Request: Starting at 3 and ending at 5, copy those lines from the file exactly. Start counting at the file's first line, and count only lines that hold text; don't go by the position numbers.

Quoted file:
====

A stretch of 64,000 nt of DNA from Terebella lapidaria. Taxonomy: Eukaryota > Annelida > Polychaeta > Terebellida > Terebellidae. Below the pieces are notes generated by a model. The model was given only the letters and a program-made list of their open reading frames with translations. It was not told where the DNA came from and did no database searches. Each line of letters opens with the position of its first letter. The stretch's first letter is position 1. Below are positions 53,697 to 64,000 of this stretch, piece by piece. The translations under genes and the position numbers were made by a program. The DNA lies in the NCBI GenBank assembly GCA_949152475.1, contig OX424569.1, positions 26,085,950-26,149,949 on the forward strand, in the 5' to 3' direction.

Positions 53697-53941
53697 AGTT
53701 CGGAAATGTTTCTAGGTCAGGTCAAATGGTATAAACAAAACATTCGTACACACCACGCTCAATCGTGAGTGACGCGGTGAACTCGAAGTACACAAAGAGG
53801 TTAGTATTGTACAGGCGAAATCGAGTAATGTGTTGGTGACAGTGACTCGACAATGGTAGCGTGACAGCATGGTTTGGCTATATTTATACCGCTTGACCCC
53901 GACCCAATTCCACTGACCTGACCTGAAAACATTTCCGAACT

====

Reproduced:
53697 AGTT
53701 CGGAAATGTTTCTAGGTCAGGTCAAATGGTATAAACAAAACATTCGTACACACCACGCTCAATCGTGAGTGACGCGGTGAACTCGAAGTACACAAAGAGG
53801 TTAGTATTGTACAGGCGAAATCGAGTAATGTGTTGGTGACAGTGACTCGACAATGGTAGCGTGACAGCATGGTTTGGCTATATTTATACCGCTTGACCCC